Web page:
The Recovery Week

There are a number of reasons for taking time off from exercise. Allowing your body to heal fully after several weeks of a strenuous programme is one. Taking heed of the sensible advice from a loved one that maybe you’re doing too much too soon after returning from an injury or illness is another. Even if that sensible advice manifests itself as unwelcome nagging. If you think the nagging’s bad, just imagine what the “I told you so’s” are going to feel like.

Endurance sports and weight lifting both tend to recommend a full rest week at least every 8 to 10 weeks to allow muscles to repair and fitness to increase. Other sports such as golf, fishing or darts recommend that you do something strenuous every few weeks just to remind yourself that your sport is actually rest.

This week I am having a recovery week. It’s certainly easier to enforce rest when the weather’s bad and you’ve got lots of other things to keep you busy. I had been out for a long run and a good cycle last week, and despite following the surgeon’s advice about rehabilitation times, I still don’t want to risk overdoing it and injuring any newly healed tissue. This week was also the first time our daughter tried cycling. She was as unhappy about cycling as I am about not cycling. Great teamwork.

I'm only crying because this bike has too many wheels

I’m only crying because this bike has one too many wheels

Next week I hope to return feeling stronger, fitter and mentally refreshed. Well, at least as mentally and physically refreshed as you can feel with a young toddler in the house.


Absence makes the heart grow fonder … or maybe it just makes you forget the pain

The local roads seem to be swarming in cyclists at the moment. I’ve been on the mend from surgery and not cycling, so maybe my perception has been slightly warped as I notice and envy every cyclist I see. But I think it’s more likely down to the ever-increasing popularity of cycling combined with New Years fitness resolutions. I’m all in favour of increasing cycling participation: the more who do it, the more normal it becomes and the more likely it will be for non-cyclists to have close friends and family who cycle. And you would hope when these non-cyclists are behind the wheel of their cars or vans, they might be a little more careful and courteous to cyclists. I guess there are a few other barriers to harmony on the roads, such as rude cyclists and obscene amounts of lycra, but at least this strength-in-numbers approach is a good start. On most of my own rides I usually confront a driver when it was me who made the mistake and then return home to look in the mirror and think “WTF am I wearing?!”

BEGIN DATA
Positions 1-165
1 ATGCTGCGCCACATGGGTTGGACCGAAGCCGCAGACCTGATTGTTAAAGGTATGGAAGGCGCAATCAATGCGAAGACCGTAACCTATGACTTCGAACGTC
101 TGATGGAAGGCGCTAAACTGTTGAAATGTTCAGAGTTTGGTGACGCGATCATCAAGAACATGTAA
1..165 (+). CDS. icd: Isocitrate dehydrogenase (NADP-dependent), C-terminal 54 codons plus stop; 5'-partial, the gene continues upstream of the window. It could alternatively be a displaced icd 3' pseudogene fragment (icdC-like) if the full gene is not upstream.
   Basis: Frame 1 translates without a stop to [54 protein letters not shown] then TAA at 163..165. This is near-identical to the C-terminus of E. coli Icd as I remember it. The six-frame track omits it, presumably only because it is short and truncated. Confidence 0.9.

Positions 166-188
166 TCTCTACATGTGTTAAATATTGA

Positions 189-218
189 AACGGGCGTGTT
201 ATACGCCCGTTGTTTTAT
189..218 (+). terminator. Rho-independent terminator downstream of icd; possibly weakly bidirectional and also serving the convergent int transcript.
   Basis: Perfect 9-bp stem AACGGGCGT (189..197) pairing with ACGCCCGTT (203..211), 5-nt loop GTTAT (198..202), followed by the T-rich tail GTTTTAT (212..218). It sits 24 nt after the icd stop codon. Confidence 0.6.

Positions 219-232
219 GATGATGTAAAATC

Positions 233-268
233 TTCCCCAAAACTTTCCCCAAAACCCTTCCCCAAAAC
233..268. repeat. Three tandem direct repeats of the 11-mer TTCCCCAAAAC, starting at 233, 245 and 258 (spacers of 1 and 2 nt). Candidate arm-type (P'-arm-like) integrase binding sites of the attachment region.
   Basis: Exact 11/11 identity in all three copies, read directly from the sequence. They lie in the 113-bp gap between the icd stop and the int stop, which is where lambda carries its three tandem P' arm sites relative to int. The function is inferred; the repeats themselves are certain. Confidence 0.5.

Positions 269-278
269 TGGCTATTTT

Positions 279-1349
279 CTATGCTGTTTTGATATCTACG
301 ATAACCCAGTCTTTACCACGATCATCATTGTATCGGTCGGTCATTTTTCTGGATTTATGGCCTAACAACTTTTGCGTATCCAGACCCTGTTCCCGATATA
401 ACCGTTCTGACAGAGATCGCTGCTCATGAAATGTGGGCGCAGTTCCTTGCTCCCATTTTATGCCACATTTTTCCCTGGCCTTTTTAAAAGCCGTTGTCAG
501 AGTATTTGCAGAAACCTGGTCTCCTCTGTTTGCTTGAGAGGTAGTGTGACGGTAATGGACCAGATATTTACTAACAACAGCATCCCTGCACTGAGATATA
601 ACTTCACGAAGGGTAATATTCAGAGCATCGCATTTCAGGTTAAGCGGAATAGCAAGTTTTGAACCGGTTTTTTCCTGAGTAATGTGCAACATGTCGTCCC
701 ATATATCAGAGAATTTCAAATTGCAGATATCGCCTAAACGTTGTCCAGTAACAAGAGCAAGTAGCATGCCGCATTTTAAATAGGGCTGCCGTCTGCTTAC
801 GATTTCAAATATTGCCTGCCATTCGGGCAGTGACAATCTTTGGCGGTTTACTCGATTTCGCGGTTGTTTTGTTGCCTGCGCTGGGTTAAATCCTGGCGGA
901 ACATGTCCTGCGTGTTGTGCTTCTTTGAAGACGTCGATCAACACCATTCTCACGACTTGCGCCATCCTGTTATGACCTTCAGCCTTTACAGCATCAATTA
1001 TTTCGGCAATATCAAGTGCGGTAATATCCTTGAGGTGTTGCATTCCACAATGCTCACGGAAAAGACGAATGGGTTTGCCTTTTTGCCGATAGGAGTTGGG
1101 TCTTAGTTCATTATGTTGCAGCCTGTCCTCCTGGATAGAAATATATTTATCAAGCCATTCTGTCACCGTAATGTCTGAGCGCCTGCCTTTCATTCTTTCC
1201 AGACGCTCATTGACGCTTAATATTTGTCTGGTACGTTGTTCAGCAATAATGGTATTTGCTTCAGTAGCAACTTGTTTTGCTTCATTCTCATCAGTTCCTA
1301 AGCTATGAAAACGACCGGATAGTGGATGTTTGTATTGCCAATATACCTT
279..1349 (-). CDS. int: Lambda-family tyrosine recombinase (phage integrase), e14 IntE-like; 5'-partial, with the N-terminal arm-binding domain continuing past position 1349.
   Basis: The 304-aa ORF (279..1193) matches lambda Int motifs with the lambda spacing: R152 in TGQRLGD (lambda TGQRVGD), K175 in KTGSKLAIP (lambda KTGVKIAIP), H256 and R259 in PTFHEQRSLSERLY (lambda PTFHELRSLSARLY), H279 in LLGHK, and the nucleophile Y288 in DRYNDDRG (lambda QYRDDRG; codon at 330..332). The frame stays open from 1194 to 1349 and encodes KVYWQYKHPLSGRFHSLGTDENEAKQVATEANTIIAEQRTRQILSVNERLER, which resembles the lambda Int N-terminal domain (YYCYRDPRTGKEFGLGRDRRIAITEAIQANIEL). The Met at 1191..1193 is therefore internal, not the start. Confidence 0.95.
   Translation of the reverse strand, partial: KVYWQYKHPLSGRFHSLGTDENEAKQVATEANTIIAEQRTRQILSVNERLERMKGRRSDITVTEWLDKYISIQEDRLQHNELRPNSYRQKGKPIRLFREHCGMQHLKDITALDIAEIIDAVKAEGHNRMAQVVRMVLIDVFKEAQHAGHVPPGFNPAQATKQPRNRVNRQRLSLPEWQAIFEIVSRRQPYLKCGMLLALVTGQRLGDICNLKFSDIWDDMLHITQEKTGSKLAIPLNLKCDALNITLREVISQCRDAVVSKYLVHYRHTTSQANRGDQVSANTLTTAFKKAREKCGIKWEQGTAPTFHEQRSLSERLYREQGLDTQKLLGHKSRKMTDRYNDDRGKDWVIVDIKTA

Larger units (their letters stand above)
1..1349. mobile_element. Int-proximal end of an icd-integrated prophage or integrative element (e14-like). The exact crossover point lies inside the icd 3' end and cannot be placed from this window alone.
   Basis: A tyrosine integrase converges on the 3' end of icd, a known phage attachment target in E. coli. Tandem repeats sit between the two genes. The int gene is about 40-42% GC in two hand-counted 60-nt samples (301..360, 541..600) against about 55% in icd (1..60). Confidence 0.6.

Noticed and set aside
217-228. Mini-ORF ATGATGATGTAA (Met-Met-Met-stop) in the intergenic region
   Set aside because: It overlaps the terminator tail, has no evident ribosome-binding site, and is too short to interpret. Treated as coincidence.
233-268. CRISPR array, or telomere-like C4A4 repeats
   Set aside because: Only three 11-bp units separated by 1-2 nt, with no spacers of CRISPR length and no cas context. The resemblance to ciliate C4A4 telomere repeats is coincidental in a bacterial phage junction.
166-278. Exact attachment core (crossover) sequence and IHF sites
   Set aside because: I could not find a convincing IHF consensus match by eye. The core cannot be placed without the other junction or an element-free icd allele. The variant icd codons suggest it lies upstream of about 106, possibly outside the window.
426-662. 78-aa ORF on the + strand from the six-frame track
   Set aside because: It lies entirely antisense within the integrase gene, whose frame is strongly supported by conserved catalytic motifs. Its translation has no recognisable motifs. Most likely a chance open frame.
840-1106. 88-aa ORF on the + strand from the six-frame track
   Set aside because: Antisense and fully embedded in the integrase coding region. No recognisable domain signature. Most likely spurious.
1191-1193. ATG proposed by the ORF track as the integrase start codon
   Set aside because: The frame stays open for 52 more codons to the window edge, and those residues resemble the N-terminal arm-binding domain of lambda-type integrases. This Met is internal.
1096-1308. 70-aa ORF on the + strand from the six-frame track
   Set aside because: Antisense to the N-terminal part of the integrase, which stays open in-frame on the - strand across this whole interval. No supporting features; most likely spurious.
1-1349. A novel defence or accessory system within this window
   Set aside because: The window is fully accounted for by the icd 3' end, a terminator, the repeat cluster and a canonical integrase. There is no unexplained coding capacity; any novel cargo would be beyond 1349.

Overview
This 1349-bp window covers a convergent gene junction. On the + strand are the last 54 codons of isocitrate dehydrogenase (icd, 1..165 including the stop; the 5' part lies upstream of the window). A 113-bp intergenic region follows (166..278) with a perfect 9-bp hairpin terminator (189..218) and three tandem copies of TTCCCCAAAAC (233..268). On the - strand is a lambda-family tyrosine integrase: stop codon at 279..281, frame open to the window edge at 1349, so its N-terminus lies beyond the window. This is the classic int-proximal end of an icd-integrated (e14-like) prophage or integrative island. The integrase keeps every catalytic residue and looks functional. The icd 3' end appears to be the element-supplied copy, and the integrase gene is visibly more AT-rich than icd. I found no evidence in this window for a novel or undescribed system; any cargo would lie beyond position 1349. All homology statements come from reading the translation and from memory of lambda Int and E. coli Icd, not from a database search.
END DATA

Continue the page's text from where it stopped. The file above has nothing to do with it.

"Smile for the camera .... ok, well at least try not to look completely pissed off"

“Smile for the camera …. ok, well at least try not to look completely pissed off”

This weekend I headed out for my first ride of the year. It was cold and windy and I immediately found myself wondering what I’d been missing so much. Absence may make the heart grow fonder, but I think injury and illness can make you a bit deluded. I kept thinking: “I’d be enjoying this a lot more if it was sunny and I was fit.” It’s difficult finding a window to get out and ride at this time of year. The roads are icy in the mornings and it gets dark late afternoon. Plus we have a small human child and a crumbly house which are both in constant need of my time and energy. And certainly more deserving of my time than riding around in circles dressed like Peter Pan. Peter Pan was definitely a cyclist, prancing around in those stretchy trousers and never growing up. Anyway, at least the benefit of cycling is that it’s relatively low overhead time-wise when compared to other sports. When you get a small window of opportunity you can just race out the door and do your thing for as long as you’ve got.

Litte cold bike on the hills

Litte cold bike on the hills

Cold, wet, windy, dark and muddy. The perfect ride

Cold, wet, windy, dark and muddy. The perfect ride